The implication is that, by the end of Labour's first term the NHS will be in measurably better shape than it was when Labour took office.
Treasury figures show that in 18 years of Conservative government, 1979 to 1997, the NHS received an average annual real increase of 3.1 per cent. In Labour's first five-year term, the equivalent figure will be 3.7 per cent. Labour is thus giving the NHS an additional annual increase, as compared to the Conservatives, of 0.6 per cent.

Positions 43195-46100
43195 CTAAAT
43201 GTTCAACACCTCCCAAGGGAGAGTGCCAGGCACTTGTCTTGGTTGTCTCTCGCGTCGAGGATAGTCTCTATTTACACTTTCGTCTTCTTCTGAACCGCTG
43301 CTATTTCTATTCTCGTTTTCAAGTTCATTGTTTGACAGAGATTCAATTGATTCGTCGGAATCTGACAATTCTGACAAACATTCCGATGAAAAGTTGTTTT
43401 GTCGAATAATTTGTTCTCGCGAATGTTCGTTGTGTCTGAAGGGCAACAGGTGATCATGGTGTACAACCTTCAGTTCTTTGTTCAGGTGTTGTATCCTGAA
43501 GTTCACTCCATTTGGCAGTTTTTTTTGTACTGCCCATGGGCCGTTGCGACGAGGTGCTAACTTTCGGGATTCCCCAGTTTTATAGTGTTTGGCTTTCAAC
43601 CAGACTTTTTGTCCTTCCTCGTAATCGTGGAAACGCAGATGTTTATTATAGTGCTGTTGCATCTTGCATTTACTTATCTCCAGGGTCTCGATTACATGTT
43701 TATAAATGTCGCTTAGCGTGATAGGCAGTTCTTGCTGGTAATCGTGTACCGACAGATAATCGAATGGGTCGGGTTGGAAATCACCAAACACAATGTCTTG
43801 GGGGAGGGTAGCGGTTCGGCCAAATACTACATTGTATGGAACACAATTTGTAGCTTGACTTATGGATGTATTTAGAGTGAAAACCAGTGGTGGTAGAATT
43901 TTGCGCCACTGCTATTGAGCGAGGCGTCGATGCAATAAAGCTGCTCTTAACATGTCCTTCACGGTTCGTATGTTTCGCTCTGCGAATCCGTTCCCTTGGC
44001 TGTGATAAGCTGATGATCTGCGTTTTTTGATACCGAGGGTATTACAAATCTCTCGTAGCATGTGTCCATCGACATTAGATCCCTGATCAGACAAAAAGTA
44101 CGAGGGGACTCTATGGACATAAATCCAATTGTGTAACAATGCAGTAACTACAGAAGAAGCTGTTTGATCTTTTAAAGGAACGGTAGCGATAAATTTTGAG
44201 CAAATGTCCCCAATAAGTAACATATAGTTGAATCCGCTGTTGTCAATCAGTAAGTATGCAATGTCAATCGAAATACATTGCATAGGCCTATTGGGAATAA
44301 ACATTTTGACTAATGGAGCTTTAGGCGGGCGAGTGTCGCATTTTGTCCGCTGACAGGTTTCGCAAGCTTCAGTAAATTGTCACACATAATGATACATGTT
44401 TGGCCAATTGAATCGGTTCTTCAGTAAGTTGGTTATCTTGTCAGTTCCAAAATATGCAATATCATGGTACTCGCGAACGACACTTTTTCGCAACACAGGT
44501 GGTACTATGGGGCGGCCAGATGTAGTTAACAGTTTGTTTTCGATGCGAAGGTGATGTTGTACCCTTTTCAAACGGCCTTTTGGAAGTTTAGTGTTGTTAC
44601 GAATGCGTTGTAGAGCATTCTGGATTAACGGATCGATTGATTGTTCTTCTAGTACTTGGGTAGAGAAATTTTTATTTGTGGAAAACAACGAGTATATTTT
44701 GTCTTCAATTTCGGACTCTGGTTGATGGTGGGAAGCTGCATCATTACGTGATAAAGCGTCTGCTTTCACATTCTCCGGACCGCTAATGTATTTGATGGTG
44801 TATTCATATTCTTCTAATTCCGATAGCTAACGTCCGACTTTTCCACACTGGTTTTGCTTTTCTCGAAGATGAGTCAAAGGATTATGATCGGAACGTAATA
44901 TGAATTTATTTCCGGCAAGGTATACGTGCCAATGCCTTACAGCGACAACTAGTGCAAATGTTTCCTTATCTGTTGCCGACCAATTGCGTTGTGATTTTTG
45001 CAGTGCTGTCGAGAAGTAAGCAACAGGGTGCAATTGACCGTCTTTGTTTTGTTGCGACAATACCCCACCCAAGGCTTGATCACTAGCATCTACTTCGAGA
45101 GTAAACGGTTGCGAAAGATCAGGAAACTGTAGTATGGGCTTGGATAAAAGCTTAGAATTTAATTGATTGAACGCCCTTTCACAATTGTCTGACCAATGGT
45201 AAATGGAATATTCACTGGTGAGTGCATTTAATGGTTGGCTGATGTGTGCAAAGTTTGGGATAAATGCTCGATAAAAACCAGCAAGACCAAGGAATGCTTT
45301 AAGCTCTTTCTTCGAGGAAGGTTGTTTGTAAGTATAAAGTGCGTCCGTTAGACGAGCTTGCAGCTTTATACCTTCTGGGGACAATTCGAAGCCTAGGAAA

No-one would suggest that this extra annual increase, which on a current NHS budget of pounds 85,000 per minute is worth an extra pounds 500 per minute, is anything other than helpful. Whether it is sufficient to finance the sort of improvement that the Prime Minister has implied must be highly doubtful.
M C FITZPATRICK
Head of Economics
Chantrey Vellacott DFK